Book of 2 Corinthians
Author: 2 Corinthians 1:1 identifies the author of the Book of 2 Corinthians as the apostle Paul, possibly along with Timothy.
Date of Writing: The Book of 2 Corinthians was very likely written approximately A.D. 55-57.
Purpose of Writing: The church in Corinth began in AD 52 when Paul visited there on his second missionary journey. He stayed one and a half years, accomplishing much for the sake of the gospel. A record of this visit and the establishment of the church is found in Acts 18:1–18.
In his second letter to the Corinthians, Paul expresses his relief and joy that the Corinthians had received his “severe” letter (now lost) in a positive manner. That letter addressed issues that were tearing the church apart, primarily the arrival of self-styled (false) apostles (2 Corinthians 11:13) who were assaulting Paul’s character, sowing discord among the believers, and teaching false doctrine. They appear to have questioned his veracity (2 Corinthians 1:15–17), his speaking ability (2 Corinthians 10:10; 11:6), and his unwillingness to accept support from the church at Corinth (2 Corinthians 11:7–9; 12:13). There were also some people in Corinth who had not repented of their licentious behavior, another reason he had sent the “severe” letter (2 Corinthians 12:20–21).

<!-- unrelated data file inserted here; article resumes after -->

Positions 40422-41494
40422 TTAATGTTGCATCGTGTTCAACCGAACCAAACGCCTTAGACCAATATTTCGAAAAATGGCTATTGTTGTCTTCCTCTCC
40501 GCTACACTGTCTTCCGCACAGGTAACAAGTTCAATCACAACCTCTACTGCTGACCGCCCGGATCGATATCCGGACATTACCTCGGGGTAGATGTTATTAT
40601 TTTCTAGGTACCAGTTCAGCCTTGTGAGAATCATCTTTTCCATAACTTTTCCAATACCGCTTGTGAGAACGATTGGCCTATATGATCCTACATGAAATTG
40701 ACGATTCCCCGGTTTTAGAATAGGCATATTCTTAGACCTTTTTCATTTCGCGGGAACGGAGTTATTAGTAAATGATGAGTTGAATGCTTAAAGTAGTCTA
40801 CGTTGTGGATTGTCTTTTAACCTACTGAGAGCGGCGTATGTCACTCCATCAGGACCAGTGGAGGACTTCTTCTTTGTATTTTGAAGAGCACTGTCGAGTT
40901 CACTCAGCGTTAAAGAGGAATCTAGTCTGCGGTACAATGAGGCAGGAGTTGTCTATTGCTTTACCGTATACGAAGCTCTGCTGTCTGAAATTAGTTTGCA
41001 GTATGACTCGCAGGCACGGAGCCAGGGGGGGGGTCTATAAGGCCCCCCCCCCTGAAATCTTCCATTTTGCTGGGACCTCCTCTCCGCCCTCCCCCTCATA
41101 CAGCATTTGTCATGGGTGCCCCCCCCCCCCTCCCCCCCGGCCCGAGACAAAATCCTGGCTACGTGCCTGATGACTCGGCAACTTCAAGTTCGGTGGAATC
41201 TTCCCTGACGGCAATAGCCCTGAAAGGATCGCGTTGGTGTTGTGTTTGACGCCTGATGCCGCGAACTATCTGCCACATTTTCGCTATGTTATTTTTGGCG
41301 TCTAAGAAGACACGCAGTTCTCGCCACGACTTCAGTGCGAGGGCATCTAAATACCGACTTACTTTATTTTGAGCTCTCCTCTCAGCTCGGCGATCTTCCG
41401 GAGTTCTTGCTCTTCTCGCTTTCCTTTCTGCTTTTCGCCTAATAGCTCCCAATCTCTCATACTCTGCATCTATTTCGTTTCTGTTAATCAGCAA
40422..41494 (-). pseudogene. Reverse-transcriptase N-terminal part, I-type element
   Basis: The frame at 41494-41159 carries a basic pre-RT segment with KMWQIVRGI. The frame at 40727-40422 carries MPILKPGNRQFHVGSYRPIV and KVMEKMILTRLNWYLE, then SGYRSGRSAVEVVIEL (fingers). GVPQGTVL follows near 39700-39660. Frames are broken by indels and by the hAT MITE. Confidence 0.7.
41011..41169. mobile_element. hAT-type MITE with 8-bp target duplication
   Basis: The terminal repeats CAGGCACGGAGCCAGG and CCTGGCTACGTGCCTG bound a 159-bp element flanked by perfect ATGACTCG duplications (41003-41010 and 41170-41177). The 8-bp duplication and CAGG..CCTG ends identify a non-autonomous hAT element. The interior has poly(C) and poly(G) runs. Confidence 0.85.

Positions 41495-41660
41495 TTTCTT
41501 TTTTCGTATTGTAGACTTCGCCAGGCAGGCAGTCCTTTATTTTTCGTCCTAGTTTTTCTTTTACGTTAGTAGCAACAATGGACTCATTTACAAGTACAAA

Paul was overjoyed to learn from Titus that the majority of Corinthians had repented of their rebellion against Paul (2 Corinthians 2:12–13; 7:5–9). The apostle encourages them for this in an expression of his genuine love (2 Corinthians 7:3–16). Paul also urged the Corinthians to finish collecting an offering for the poor (chapters 8—9) and to take a harder stance against false teachers (chapters 10—13). Finally, Paul vindicated his apostleship, as some in the church had likely questioned his authority (2 Corinthians 13:3).